“Having no emotions, but behaving emotionally”

Griffin, modified 3 Years ago at 8/9/20 3:02 AM
Created 3 Years ago at 8/8/20 12:40 PM

“Having no emotions, but behaving emotionally”

Posts: 271 Join Date: 4/7/18 Recent Posts
I was always confused by practitioners who claim that they don’t feel emotions, while clearly expressing emotions in their behavior (smiling, writing angry comments etc.)

Today I had an unusual experience that showed me the possible explanation for this enigma. Actually, I have had several similar episodes in the past, but then I didn’t make the connection with “limited emotional range models”, which are the topic of much controversy, especially on this forum.

Namely, I had a short, but fierce argument with my wife (the cause was trivial). Suddenly, I became aware that, while my subjective feeling of anger is very shallow, I behave as if I am in full blown rage. It’s hard to describe: on the one hand, I felt like I am 90% cool-headed and 10% angry; and on the other hand, some inner pressure pushed me to behave as if my anger was 10 times stronger. Later, the pressure quickly subsided and things returned to normal.

I also remembered a few similar occasions from the past, when strong anger expressed itself through my behavior, but didn’t appear in my subjective emotional experience at all. There was some sort of pressure that made me act in a certain way, but it felt emotionally neutral. I think these events are probably unrelated to my meditation practice, because they began happening before I started meditating.

Now I see how teachers like Garry Weber may indeed subjectively experience no emotions whatsoever, although they totally behave like they do. They may even say that the body is doing some movements on its own (moving lips to make a smile etc.), but there is no emotion nor sense of agency present.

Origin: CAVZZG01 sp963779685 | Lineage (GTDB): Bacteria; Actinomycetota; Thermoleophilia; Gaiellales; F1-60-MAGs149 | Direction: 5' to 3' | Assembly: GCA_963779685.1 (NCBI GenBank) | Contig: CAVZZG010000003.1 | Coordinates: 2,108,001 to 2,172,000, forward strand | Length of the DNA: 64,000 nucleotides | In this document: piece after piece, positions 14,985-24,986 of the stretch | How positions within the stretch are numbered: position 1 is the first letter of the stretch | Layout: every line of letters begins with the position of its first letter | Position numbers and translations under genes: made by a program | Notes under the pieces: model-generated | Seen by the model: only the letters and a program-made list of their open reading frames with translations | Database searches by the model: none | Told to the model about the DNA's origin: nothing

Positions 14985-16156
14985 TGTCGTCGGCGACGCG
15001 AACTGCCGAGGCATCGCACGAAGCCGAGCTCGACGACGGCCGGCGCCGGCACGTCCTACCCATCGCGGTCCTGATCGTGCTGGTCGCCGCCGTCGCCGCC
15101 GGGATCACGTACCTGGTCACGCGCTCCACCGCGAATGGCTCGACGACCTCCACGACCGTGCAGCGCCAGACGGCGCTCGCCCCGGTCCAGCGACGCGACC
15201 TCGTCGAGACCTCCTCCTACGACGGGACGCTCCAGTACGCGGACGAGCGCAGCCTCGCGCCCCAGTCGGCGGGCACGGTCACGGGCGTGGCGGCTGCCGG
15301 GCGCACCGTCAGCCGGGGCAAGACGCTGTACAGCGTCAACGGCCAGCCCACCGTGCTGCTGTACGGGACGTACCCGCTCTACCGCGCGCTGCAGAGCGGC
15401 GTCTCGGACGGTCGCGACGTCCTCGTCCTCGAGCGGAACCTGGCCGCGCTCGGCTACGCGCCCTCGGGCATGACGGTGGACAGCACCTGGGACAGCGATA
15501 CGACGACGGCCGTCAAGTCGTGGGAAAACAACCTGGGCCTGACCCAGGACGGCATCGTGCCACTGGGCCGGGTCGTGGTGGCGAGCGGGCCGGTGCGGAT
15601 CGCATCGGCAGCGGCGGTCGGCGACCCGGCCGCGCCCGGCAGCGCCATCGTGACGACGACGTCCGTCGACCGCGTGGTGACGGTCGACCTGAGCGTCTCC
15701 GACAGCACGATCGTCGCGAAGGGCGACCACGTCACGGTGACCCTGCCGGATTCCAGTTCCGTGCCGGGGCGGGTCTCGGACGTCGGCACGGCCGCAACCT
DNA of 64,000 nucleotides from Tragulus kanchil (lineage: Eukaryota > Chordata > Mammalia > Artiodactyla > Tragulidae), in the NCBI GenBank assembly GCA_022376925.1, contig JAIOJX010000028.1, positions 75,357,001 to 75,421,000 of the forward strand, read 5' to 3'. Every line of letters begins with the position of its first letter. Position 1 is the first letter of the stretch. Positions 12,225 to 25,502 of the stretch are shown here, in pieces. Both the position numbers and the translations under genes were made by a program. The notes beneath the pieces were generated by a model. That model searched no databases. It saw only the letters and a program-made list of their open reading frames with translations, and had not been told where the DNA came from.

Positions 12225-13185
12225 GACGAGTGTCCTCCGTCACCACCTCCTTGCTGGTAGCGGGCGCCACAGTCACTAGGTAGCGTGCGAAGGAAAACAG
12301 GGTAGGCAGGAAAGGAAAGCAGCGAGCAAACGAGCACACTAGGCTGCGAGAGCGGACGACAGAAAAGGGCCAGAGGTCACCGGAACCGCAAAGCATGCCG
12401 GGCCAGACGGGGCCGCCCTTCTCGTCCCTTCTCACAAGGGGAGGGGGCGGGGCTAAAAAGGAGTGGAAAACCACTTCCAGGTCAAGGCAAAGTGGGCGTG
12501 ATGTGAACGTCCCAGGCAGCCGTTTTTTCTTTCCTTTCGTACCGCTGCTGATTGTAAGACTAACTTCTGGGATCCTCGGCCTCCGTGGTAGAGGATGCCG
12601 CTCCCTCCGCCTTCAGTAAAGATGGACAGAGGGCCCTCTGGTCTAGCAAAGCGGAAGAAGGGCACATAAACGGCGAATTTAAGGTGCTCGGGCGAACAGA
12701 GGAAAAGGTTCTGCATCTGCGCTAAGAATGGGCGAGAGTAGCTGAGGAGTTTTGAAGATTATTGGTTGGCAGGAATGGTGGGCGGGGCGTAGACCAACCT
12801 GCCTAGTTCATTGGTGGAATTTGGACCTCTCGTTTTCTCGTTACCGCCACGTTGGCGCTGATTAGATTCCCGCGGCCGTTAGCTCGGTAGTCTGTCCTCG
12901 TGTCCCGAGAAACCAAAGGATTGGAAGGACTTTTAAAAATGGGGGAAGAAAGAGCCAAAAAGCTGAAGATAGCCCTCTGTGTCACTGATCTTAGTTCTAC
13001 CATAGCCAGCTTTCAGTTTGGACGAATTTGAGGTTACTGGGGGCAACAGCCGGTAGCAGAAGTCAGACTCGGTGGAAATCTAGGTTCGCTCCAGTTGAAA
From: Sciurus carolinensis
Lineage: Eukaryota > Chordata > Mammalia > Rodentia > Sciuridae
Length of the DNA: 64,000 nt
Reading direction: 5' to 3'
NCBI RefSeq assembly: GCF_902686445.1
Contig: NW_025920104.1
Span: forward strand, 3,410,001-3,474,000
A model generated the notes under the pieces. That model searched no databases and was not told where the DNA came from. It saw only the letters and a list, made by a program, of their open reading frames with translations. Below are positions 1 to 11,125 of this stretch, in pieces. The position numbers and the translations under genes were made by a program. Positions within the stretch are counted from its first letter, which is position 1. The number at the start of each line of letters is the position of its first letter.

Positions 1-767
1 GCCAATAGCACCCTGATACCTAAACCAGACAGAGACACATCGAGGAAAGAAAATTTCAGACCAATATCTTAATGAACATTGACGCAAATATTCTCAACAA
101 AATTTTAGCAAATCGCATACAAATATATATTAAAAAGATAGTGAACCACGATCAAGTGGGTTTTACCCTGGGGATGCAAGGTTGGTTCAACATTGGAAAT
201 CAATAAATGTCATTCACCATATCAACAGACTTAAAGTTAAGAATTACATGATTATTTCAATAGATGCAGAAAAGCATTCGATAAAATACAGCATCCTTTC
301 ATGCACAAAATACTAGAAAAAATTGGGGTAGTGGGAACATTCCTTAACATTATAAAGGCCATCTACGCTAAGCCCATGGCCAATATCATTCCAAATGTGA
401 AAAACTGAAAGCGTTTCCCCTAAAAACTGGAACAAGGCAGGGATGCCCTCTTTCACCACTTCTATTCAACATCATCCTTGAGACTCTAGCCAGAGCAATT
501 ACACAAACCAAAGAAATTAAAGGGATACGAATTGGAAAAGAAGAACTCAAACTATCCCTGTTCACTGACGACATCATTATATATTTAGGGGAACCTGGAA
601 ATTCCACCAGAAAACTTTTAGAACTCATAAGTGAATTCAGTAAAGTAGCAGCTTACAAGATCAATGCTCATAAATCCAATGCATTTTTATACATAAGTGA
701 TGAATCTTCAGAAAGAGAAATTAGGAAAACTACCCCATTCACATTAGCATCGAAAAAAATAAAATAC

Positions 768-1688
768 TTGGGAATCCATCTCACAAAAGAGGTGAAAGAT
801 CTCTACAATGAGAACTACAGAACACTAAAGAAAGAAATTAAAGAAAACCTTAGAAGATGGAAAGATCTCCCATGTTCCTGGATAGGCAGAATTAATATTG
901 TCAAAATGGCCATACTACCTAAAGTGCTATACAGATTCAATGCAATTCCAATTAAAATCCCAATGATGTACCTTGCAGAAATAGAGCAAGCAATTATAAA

Disclaimer: I think that this way of being is unhealthy. It’s probably a type of dissociation intertwined with insight. A psycho-physiological “force” that lies behind emotions is still there (so behavior is the same), but some dissociative defense mechanism is numbing the emotional/psychological component of the process.

However, I would say that those people are not lying or just rationalizing, there is indeed something different happening with their emotions (if their experience has anything in common with those short episodes I had).

Although he is now a controversial source, I think Culadasa offered a very interesting explanation about this. In one of his old Patreon Q&A, he said that practitioners with traumatic past have a tendency to this kind of experience, because, at some level of awakening, their brain just “decides” that emotions=suffering, and therefore stops sending emotions to conscious experience. He said that (as someone who has had extremely traumatic childhood) he went through this phase in his practice, but later succeeded to get in touch with emotions again.